By: Adam Kramer  | 

Israeli Tech: New Takes on Classic Interactions

About Israeli Tech: The ‘Israeli Tech’ column is a forum for both in-depth explorations of specific start-ups, as well as broader, industry-based analyses. It not only enables readers to learn about and appreciate the tech wonders that have emerged from Israel in the past, but also provides a glimpse of the technology being developed today that may change our lives in the future.


Phone calling and customer service are two forms of interaction that haven’t undergone any innovation or updating in many years, and can even be frustrating at times for users. Two Israeli start-up companies, Yallo and Xprt are attempting to revolutionize phone calling and customer service respectively, and make these more efficient and enjoyable services.

With the advent of texting, Facebook Messenger, and WhatsApp, it should come as no surprise that phone calling has fallen by the wayside. Israeli tech company Yallo is attempting to revolutionize the phone call by adding fun and innovative features to the decades-old method of communication. The company, based in Tel Aviv, was founded in 2012 by Tal Elyashiv and Yosi Taguri and currently has fifteen employees. In an interview with tech site Geektime, Yallo’s CEO Tal Elyashiv remarked that his plans for the future include “continuing to innovate and bring the phone call into the 21st century, for both personal and B2B use.” In explaining why he thinks Yallo will become a success, Elyashiv pointed to the fact that “voice communications have not fulfilled their potential and could undergo as much innovation as texting platforms like WhatsApp have done…” Yallo is already live on the Google Play app store and is coming soon to Apple’s App Store.

Included in Yallo’s product are a whole host of features that that are radically different than the phone calling we know of today. Among the usages of Yallo are firstly that the app automatically re-connects dropped calls, which helps users avoid those few moments of uncertainty when each person doesn’t know who is calling the other one back. Secondly, the app provides the ability to save calls and search through them later, using keywords and phrases. Additionally, Yallo enables users to send an advance notice called ‘Call Caption’ that informs someone why you’re about to call them, and allows users to add extra numbers to a Yallo account, say if you want to have different home and cell phone numbers, or add an international number. In terms of its more fun usages, Yallo allows users to make group calls with existing groups from apps like WhatsApp.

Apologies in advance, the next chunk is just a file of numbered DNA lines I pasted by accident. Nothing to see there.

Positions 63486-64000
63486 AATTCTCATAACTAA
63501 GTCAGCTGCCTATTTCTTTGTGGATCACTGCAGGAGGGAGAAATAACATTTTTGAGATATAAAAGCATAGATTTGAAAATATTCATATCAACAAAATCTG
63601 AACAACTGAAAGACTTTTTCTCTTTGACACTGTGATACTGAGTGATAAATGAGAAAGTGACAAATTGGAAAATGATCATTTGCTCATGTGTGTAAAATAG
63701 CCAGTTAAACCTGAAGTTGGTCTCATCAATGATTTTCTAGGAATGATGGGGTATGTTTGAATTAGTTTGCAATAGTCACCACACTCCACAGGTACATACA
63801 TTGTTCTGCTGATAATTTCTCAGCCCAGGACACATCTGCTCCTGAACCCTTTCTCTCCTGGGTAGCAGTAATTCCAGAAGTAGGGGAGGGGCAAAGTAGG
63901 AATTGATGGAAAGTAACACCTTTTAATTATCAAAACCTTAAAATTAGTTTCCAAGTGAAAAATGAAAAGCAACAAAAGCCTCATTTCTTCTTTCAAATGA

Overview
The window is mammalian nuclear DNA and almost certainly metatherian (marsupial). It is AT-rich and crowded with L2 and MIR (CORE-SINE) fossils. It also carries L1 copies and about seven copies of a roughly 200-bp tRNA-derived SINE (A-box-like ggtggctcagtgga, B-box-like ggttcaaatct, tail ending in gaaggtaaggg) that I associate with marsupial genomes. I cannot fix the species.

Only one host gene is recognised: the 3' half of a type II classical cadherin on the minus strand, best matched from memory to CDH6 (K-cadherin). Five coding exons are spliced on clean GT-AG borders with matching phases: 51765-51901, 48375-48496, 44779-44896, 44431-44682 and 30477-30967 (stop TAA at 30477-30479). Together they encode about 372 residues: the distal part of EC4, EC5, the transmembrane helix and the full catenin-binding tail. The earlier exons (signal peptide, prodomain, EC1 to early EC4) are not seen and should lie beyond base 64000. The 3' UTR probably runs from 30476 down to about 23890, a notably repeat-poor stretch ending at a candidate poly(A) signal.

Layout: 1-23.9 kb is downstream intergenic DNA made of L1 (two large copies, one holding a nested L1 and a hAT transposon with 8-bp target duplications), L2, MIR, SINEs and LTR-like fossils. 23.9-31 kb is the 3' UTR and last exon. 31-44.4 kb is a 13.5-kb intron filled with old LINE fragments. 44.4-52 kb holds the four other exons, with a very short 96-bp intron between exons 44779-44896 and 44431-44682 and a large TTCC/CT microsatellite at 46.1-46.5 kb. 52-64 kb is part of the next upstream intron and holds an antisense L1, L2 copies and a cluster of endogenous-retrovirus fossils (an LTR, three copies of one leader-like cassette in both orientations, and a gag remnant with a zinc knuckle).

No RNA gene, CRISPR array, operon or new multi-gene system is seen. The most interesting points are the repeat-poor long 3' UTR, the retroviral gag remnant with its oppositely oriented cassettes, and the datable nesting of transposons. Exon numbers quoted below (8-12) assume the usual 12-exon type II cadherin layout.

Yallo certainly contains some great ideas - ideas that should’ve been implemented into phone call capabilities long ago - but with the popularity of text messaging, multimedia messaging, and apps like Snapchat, it will be difficult for a phone service, as good as this one may be, to rekindle the seemingly ancient phone call.

A second company, Xprt, is seeking to transform the computer and hardware purchasing experience. Ariel Rosenthal and Uri Katz, the two Israelis who started the company, each have immense experience programming and designing software. Their app, which is available for a free download via the Apple App Store, will provide users the dual functions of computer support, and computer shopping advice. After filling out a short form, users are connected with an experienced professional in under five minutes, and interact with the professional through a live chat. If they are seeking advice on what computer to purchase, they can fill out short forms indicating their price and size preferences, and any other specifics that they are looking for in their new computer. Xprt’s services are free, and when you finish receiving advice on the app, you are asked to rate your expert and also have the option to tip your expert. While obviously a small sample size, the nineteen reviews that the app has received so far on Apple’s App Store indicate that users are happy with this new take the classic customer service interaction.